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The wonderful exhibition Prints in Paris 1900: From Elite to the Street takes us back to a vibrant Paris at the turn of the previous century. Over 250 Fin-de-Siècle prints are being shown in their original context; prints that are rarely displayed due to their fragility. Being an Art Nouveau lover, and a great admirer of Japanese art, I felt extremely privileged to be able to visit this exhibition at the Van Gogh Museum in Amsterdam. And you can visit the exhibition too, it’s on until 11 June 2017.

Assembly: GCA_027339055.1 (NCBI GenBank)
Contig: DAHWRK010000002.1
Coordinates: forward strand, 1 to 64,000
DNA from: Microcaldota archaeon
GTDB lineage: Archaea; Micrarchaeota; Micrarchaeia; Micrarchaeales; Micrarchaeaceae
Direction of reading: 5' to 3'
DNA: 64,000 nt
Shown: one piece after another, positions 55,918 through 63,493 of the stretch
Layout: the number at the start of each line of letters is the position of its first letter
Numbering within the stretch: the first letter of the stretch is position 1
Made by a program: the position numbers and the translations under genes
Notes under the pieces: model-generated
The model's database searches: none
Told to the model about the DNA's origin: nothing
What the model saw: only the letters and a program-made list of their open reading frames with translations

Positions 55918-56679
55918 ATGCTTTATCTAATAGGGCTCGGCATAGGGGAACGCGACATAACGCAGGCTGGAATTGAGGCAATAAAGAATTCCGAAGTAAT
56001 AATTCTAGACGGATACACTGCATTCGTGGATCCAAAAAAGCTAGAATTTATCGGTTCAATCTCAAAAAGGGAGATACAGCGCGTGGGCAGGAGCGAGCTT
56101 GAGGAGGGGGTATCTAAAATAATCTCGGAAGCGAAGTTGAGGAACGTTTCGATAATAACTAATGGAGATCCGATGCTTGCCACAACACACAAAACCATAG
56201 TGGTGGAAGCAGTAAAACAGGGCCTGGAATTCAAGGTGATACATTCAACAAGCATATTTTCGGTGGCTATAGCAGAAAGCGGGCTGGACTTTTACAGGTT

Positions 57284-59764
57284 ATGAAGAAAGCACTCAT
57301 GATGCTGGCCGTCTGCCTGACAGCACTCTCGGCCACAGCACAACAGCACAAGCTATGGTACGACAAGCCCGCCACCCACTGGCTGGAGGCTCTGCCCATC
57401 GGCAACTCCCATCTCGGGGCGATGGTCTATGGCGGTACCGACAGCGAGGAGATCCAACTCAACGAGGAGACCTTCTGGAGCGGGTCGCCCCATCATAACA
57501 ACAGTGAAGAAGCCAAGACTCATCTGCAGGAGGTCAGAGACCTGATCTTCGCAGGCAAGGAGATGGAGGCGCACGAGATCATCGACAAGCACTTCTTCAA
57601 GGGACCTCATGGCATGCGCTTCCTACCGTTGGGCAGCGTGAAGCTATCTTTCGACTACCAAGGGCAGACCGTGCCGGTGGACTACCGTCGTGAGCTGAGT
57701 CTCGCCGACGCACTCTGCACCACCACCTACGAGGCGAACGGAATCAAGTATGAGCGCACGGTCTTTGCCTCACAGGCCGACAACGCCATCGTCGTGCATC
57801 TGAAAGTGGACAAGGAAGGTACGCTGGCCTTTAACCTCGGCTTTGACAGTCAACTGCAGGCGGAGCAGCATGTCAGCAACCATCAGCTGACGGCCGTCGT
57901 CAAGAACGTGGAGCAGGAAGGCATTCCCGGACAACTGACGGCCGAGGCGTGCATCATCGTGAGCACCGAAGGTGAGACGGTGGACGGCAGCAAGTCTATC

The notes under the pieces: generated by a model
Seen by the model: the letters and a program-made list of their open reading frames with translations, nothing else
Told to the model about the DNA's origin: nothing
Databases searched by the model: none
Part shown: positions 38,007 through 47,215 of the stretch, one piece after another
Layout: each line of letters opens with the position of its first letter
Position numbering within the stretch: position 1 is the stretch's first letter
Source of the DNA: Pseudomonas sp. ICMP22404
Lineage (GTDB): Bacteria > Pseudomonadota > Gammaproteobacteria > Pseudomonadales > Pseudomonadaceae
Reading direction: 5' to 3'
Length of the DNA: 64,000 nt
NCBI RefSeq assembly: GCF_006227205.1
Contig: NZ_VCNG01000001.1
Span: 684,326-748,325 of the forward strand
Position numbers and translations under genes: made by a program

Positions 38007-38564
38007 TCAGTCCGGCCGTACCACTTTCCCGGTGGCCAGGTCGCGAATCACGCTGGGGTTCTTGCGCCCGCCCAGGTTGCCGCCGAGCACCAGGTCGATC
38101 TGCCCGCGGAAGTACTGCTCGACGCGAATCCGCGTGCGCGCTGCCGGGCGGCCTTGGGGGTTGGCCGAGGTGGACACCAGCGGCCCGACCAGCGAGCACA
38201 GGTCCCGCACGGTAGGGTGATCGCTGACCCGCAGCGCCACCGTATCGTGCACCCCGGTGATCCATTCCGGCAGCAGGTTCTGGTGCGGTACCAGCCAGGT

Louis-Robert Carrier-Belleuse, The Tinsmith, 1882, oil on canvas, private collection

Louis-Robert Carrier-Belleuse, The Tinsmith, 1882, oil on canvas, private collection

Due to the industrial revolution of the mid 19th century and the new riches of the middle class, the streets of fin-de-siecle Paris changed. Where people had previously stayed inside their private homes for entertainment, at the end of the 19th century the Nouveau Riche went looking for entertainment elsewhere. Shopkeepers discovered that modern shop fronts with large shop windows could attract more customers, and colourful advertisements could attract the attention of an even larger number of people. The streets of Paris turned into one visual spectacle!